To understand the increase in the prevalence of depression, we focused on the NNHS because it has more complete diagnostic information. These results (not shown in the table) indicate that depression was a primary diagnosis for less than 2 percent of residents and that the number of such residents increased only marginally over time from 1.4 percent of the total resident population to 1.7 percent. Moreover, the increase was observed only in the population over age 65, where we found that approximately 7,500 more residents had a primary diagnosis of depression in 1995 than were found in 1985. Thus the increase in depressive diagnoses appears overwhelmingly to be an increase in secondary, not primary, illness.

To explore changes that may have been influenced by OBRA-87 more fully, we assessed the prevalence of mental illness, excluding residents with a primary or secondary dementia-related condition or mental retardation. The NNHS indicated that the number of residents in nursing homes with a primary mental illness diagnosis significantly decreased from approximately 101,000 in 1985 to 70,000 in 1995. The decline is largely explained by the substantial reduction of such residents who were under age 65 (63 percent).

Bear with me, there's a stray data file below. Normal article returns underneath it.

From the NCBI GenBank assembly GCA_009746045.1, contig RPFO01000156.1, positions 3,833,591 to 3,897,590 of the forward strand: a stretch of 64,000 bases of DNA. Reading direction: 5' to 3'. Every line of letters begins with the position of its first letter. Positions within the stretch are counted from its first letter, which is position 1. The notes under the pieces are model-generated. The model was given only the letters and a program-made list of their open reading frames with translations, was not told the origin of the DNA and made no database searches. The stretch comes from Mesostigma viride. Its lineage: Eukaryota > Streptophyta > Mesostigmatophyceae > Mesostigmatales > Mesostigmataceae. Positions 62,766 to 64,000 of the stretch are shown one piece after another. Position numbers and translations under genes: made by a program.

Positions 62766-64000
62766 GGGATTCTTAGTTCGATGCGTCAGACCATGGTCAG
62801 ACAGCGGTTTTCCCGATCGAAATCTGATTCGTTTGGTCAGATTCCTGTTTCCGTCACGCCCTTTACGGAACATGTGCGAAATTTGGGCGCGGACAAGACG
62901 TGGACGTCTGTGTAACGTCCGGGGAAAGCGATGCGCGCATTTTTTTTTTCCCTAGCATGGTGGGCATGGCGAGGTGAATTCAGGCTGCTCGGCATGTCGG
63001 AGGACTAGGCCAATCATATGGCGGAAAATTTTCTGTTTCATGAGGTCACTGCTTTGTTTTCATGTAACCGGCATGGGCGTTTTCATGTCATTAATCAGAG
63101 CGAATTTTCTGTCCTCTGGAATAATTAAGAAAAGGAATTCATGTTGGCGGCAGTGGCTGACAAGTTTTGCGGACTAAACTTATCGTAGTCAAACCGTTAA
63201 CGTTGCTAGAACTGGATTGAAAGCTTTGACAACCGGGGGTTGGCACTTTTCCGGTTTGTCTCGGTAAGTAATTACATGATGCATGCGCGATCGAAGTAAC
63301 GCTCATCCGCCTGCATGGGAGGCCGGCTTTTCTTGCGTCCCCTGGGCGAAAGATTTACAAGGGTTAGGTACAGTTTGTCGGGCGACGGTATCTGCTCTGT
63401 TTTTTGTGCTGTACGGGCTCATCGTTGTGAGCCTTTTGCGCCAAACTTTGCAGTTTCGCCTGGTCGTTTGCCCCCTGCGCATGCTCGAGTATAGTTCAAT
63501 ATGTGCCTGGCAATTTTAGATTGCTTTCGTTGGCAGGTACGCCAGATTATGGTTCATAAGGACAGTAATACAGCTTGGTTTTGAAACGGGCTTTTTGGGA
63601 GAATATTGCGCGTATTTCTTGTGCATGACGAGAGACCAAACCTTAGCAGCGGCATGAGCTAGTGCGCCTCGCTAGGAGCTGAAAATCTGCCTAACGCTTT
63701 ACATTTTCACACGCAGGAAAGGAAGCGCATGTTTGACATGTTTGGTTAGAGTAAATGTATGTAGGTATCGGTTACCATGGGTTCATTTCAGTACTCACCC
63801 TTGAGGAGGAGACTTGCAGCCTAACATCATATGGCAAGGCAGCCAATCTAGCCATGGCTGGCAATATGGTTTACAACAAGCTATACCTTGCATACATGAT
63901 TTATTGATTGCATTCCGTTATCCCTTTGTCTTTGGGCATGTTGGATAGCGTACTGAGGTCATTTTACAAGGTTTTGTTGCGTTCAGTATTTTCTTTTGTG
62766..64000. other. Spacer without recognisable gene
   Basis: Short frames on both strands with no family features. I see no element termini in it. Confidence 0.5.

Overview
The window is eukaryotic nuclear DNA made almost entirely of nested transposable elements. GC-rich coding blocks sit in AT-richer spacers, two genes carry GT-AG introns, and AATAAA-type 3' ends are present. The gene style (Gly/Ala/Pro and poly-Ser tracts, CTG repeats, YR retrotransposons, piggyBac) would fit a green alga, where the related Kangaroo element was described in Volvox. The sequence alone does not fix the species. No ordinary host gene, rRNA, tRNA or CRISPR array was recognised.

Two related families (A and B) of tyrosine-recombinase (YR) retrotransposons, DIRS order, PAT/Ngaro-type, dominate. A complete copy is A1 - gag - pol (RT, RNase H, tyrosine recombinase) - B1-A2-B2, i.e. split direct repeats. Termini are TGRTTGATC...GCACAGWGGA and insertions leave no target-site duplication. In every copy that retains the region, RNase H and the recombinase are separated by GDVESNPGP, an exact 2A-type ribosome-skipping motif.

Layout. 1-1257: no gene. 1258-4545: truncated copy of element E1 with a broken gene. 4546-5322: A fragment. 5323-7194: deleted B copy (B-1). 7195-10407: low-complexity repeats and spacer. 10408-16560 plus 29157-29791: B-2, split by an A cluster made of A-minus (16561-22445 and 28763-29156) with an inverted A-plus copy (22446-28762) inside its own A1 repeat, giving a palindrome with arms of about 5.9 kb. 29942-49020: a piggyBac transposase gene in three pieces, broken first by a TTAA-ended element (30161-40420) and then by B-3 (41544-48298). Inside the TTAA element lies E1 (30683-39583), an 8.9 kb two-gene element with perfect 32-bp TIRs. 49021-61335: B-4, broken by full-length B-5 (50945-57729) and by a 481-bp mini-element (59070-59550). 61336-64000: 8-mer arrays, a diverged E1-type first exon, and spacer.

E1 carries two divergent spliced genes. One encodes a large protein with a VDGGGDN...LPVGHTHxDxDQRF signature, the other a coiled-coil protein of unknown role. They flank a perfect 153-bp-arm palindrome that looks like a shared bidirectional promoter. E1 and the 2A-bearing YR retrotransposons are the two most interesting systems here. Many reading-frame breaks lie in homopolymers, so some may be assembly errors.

An even larger reduction occurred for primary diagnoses of severe mental illness, with statistically significant reductions in the number of residents in both age groups, those under 65 and 65 years and older. In 1995 there were about 12,000 severely mentally ill persons under age 65 without dementia, almost two-thirds fewer than in 1985. Approximately 29,500 persons age 65 and over had a severe mental illness, a decline of about 17 percent since 1985. Although the numbers become small and unreliable with further age stratification, the drop in severely mentally ill residents is inversely related to age, with the largest drop among persons under age 55, more moderate decreases among residents between 55 and 64, and the smallest reductions among those 65 and older.